How HR Hiring Process Affects Company Image

A big part of a company’s brand or image is not based solely on the product or service they offer but how they function as a company as well.

company_image_for_talent_acquisition3What a lot of companies seem to be missing is that any and every interaction with the public is an opportunity to build on the company’s image and brand, including the Human Resources Department.

The Human Resources (HR) Department’s recruitment and hiring process is an area that can have a significant positive or negative impact on a company’s brand and image.  It gives insight to the culture and attitude of the company.

On the positive side, an HR Department promotes a positive image when jobs are posted no longer than a month and all applicants receive status updates on their open applications.  In contrast, one indication that a HR department is promoting a negative image is when jobs are posted for several months and/or applicants do not receive any status updates.

Let’s take an example where a highly visible and strategic job is posted on the company’s website for Vice President, Enterprise Application Development; and it has been posted for over 8 months.  Within a 8 month period, the HR Department would have received hundreds of resumes (if not thousands of resumes, see posting on the mathematics of the job application process).

One would think with this large number of resumes collected over a 8 month period there would have been at least 5 qualified applicants (we’re talking when there are actually five applicants that can perform the job).  Additionally, in our example, no job applicants ever received any status updates.

The above example is a true story of a major Fortune 1000 company in New Jersey.  For HR to leave a job posted for over 8 months, one has to wonder if the job was really that important.  Yet the position is for a Vice President of Enterprise Application Development, where the job description stresses the strategic and leadership importance along with being a highly visible executive in the organization.

In this example you have a highly strategic job that goes vacant for 8 months and by the company’s HR Department’s reckoning, no qualified applicant has been found.  From the job applicants’ point of view you are wasting their time:   People spend time applying and the company has no intention of hiring anyone anytime soon and on top of it all, the company has the resources to acquire and utilize automated talent acquisition software but can’t configure it to send an applicant a response or status letter!

Now when people get together discussing their job searching experiences and one person brings up this company in question, about possibly purchasing something from the company and/or using their services, do you think they will receive a resounding endorsement from any of them?  I think not!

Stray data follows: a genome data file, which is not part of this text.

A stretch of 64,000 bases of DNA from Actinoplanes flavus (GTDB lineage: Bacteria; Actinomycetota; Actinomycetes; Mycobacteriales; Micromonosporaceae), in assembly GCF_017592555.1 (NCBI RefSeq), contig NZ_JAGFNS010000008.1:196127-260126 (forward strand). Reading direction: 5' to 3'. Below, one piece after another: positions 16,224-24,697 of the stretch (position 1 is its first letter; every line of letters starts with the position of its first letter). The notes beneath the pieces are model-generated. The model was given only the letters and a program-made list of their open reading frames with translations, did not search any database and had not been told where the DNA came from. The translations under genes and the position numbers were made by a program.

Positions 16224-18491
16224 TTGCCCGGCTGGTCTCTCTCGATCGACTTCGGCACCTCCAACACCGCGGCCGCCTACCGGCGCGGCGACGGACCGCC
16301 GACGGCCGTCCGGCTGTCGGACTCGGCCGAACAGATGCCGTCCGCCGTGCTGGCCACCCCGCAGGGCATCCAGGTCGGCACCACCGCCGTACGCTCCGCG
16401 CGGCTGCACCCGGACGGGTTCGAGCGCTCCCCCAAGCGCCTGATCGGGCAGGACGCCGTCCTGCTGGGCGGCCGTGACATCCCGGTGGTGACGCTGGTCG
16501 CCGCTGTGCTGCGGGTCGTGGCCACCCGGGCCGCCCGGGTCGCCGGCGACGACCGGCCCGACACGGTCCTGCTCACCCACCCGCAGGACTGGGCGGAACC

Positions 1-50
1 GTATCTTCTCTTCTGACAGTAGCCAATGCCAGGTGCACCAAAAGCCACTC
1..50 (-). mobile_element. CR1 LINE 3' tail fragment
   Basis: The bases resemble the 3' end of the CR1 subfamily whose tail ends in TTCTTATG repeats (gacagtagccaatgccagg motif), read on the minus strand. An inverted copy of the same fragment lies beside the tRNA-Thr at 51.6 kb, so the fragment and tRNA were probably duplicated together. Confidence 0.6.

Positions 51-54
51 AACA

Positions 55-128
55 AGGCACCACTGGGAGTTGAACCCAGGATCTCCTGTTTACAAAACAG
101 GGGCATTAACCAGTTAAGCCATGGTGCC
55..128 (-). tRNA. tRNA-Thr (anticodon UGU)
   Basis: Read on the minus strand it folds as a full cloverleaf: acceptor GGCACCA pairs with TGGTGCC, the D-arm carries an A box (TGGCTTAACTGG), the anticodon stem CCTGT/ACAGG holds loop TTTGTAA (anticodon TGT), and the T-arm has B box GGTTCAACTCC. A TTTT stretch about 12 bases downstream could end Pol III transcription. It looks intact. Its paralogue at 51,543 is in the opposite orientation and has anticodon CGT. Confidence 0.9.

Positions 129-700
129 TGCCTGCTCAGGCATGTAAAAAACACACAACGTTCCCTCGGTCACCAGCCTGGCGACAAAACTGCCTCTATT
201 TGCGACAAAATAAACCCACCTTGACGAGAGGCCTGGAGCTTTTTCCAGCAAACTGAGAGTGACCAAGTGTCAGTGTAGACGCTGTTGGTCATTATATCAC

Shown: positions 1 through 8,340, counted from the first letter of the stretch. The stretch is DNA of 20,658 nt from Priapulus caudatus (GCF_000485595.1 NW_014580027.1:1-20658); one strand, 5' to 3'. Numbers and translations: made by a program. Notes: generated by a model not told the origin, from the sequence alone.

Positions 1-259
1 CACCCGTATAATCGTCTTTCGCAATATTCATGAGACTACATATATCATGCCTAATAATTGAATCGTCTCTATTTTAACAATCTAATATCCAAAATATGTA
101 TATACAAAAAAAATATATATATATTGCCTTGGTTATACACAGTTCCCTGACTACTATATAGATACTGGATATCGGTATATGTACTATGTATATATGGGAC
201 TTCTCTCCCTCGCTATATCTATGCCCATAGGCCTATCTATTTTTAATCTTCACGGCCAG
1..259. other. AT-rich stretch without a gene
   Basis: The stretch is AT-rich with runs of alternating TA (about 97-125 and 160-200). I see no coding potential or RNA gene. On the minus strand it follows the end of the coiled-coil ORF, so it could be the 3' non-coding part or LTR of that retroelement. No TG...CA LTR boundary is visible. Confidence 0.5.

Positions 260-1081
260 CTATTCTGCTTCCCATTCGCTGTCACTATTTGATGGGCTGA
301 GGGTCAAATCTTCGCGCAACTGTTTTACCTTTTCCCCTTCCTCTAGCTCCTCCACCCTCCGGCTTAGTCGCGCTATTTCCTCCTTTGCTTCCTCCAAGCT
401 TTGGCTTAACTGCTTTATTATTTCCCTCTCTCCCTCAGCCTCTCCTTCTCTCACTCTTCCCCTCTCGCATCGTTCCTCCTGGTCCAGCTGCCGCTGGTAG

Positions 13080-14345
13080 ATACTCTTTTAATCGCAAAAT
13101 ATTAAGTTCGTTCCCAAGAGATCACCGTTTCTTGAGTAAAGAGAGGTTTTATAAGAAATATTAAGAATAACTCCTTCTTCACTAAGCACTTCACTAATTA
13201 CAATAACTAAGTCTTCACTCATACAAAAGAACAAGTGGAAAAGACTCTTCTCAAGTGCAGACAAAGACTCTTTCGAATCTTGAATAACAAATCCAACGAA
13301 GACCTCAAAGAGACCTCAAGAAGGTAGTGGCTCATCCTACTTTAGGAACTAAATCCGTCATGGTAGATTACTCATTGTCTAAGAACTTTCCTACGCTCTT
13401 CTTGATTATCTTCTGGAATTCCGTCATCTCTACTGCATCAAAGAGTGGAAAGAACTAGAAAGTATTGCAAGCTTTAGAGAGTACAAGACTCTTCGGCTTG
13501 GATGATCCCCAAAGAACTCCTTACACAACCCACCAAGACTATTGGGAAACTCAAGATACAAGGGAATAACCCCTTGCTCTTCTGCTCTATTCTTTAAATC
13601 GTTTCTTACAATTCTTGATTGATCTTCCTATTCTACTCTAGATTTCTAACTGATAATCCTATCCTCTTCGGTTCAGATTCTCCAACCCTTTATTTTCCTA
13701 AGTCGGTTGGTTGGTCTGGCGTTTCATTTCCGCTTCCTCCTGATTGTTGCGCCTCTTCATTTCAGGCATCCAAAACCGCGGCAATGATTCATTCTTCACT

For every person that applies to a company job posting and receives no response and the job is posted for several months, the company in question is creating a negative image.

Every applicant that continues to see the same job posted on the company’s website for several months has to wonder if the company is run poorly.  Why are they wasting an applicant’s time?  Is the company so arrogant in thinking (and projecting to the public) the applicant needs them so badly we won’t concerns ourselves with what the they think?

For every thousand people who apply to a company with an HR policy that keeps jobs posted for several months and does not notify applicants of their status, that’s 1000 people who will talk negatively about that company.   Warren Buffet once said “It takes twenty years to build a reputation and 15 minutes to lose it”.  Word of mouth spreads fast and negative word of mouth spreads even faster.

The issue at question is not that the applicant did not receive an interview or job offer, as there are many talented people for the limited number of available positions.  The issue is how they were treated during the application process, in terms of perceived dysfunction and the arrogance on the part of the company that received their resume.

Human Resource hiring methods can negatively affect a company’s image or brand.  Depending on the type of company, it may even lose customers because of HR hiring practices.  The company’s marketing department goes to great lengths to create, maintain and grow the company’s image and brand.  Human Resource practices need to consider how their hiring policies support or detract from the company’s brand and image.

Those companies that have a job posted for maximum  of one month and inform applicants of the status of their application, are companies that project they treat a person with respect;  the company’s HR department spent the time and resources to think about the  job application process in terms of not just those people they want to talk with further but also those people they did not want to continue with the job application process.

Those company HR departments convey the feeling of appreciation in the time you spent applying, that they recognized your talent but unfortunately went with other applicants that fit their criteria more closely.  Considering the return on investment, it really doesn’t take much more of an effort to have a HR department’s policies and practices align with those of their public relations and marketing departments.  When a company doesn’t realize this and fails to put it into action, a negative impact on of the business is created, which adversely affects and undermines the company’s brand and image.